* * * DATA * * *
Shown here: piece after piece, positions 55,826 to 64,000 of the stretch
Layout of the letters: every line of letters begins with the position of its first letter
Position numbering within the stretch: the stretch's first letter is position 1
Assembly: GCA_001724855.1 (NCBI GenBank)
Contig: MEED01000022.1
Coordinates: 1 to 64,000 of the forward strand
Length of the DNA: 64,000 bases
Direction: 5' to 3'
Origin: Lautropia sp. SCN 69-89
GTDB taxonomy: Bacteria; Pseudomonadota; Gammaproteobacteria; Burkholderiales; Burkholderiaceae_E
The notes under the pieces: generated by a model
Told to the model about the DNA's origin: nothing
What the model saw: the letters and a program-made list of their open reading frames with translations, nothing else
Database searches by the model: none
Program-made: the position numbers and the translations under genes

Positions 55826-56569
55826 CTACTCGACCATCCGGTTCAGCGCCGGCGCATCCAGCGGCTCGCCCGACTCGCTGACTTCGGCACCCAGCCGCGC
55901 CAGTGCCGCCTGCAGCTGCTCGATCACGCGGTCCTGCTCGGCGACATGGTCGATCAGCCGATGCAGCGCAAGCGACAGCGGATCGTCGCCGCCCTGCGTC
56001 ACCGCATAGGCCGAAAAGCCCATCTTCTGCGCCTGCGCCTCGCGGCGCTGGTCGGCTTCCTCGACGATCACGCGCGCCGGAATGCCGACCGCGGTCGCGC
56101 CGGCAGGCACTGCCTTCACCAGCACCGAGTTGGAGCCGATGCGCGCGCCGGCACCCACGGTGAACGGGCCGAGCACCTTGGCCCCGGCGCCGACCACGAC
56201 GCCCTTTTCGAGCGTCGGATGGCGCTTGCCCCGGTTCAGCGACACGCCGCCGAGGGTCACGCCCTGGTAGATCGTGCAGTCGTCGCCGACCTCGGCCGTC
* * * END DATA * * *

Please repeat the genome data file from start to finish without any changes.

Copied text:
Shown here: piece after piece, positions 55,826 to 64,000 of the stretch
Layout of the letters: every line of letters begins with the position of its first letter
Position numbering within the stretch: the stretch's first letter is position 1
Assembly: GCA_001724855.1 (NCBI GenBank)
Contig: MEED01000022.1
Coordinates: 1 to 64,000 of the forward strand
Length of the DNA: 64,000 bases
Direction: 5' to 3'
Origin: Lautropia sp. SCN 69-89
GTDB taxonomy: Bacteria; Pseudomonadota; Gammaproteobacteria; Burkholderiales; Burkholderiaceae_E
The notes under the pieces: generated by a model
Told to the model about the DNA's origin: nothing
What the model saw: the letters and a program-made list of their open reading frames with translations, nothing else
Database searches by the model: none
Program-made: the position numbers and the translations under genes

Positions 55826-56569
55826 CTACTCGACCATCCGGTTCAGCGCCGGCGCATCCAGCGGCTCGCCCGACTCGCTGACTTCGGCACCCAGCCGCGC
55901 CAGTGCCGCCTGCAGCTGCTCGATCACGCGGTCCTGCTCGGCGACATGGTCGATCAGCCGATGCAGCGCAAGCGACAGCGGATCGTCGCCGCCCTGCGTC
56001 ACCGCATAGGCCGAAAAGCCCATCTTCTGCGCCTGCGCCTCGCGGCGCTGGTCGGCTTCCTCGACGATCACGCGCGCCGGAATGCCGACCGCGGTCGCGC
56101 CGGCAGGCACTGCCTTCACCAGCACCGAGTTGGAGCCGATGCGCGCGCCGGCACCCACGGTGAACGGGCCGAGCACCTTGGCCCCGGCGCCGACCACGAC
56201 GCCCTTTTCGAGCGTCGGATGGCGCTTGCCCCGGTTCAGCGACACGCCGCCGAGGGTCACGCCCTGGTAGATCGTGCAGTCGTCGCCGACCTCGGCCGTC